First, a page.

August 7, 2014

“SMART DIPLOMACY:” Inviting a continent to dinner insults African reformers.

The African leaders summit in Washington and the coverage thereof perpetuated a number of unhelpful myths about the countries that attended.

Most visibly, when Vice President Joe Biden uttered his gaffe about the “nation of Africa,” it demonstrated the compulsion to treat the continent as one undifferentiated mass. Miriem Bensalah Chaqroun, executive director of the Oulmes Water Co. and president of the Moroccan Confederation of Businesses, told me, “Perception is important. These are 54 countries and each one has specific [characteristics]. You can’t address an entire continent.” But that is precisely what Biden and President Obama did, speaking as if the same prescriptions apply everywhere. . . .

We don’t treat “Asia” as one entity, nor do we invite “South America” for dinner at the White House. It is vaguely demeaning and certainly misguided to treat African countries any differently and to, in effect, send the message that these leaders are interchangeable.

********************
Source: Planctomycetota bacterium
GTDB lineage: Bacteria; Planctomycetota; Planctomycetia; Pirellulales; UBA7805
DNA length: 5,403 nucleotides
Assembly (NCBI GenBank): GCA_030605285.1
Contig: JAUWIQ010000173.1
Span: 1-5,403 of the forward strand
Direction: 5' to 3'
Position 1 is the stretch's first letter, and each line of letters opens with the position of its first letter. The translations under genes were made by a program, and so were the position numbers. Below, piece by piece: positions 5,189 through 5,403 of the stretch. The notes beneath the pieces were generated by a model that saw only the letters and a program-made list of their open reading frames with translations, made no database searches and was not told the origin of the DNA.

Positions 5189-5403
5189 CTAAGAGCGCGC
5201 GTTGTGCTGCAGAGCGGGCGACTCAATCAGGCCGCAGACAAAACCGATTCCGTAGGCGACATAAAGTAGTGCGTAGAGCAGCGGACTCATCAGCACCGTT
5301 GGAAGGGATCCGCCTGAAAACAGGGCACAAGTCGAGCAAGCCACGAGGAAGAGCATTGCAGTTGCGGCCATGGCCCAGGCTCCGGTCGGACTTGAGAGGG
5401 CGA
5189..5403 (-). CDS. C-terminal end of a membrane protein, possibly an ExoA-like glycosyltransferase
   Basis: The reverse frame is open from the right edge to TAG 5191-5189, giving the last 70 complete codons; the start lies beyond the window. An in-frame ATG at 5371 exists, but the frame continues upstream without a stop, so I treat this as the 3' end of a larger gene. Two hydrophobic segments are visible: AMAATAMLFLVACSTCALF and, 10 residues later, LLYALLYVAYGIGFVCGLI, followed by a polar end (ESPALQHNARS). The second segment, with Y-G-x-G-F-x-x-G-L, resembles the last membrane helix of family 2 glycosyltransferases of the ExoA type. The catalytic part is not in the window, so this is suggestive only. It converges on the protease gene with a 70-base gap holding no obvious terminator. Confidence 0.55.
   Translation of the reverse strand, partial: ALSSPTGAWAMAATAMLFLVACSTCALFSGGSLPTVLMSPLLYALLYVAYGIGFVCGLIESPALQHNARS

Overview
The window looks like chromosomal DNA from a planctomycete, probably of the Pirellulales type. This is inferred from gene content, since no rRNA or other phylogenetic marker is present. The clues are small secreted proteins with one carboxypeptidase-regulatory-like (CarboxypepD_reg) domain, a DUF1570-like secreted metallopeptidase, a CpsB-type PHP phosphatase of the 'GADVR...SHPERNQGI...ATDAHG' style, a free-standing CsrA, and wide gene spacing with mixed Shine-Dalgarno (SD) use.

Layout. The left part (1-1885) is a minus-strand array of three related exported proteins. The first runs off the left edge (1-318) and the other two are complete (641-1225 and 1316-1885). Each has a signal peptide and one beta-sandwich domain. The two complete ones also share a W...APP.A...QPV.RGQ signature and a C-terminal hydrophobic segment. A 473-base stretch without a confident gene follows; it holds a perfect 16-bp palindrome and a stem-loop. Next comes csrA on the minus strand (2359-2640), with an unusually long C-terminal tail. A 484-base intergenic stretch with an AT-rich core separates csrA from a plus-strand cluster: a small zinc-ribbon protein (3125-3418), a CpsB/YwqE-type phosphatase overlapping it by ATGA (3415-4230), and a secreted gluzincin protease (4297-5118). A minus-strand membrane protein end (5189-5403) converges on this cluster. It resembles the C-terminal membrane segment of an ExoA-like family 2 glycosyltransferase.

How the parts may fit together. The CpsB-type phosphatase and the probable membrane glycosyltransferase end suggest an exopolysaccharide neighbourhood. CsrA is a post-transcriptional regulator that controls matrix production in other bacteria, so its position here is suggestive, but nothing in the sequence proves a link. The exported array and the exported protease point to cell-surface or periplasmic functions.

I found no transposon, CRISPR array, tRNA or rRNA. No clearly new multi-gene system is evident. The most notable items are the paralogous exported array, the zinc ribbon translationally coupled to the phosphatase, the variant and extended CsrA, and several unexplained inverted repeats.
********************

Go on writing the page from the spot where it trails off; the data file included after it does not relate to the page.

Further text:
Yes, Africa is huge, and very diverse. Then there’s the dictator-friendliness of the thing:

The guest list featured some of Africa’s nastiest tyrants, including autocrats such as Angola’s Jose Eduardo dos Santos and Equatorial Guinea’s Teodoro Obiang Nguema Mbasogo, who traveled to Washington for the summit, which included an official dinner at the White House.

Usually, leaders with such dismal records on democracy and human rights aren’t welcomed at White House galas. This time, however, Obama excluded only four of the continent’s leaders (Zimbabwe’s Robert Mugabe along with the leaders of Eritrea, Sudan and the Central African Republic).

That left some of Africa’s most admirable democratic presidents, such as Ghana’s John Dramani Mahama and Tanzania’s Jakaya Kikwete, having to compete for attention with some of its most authoritarian. Obiang, for example, who recently celebrated the 35th anniversary of the military coup that brought him to power in 1979, has jailed or killed virtually all of his political opponents.

Indeed.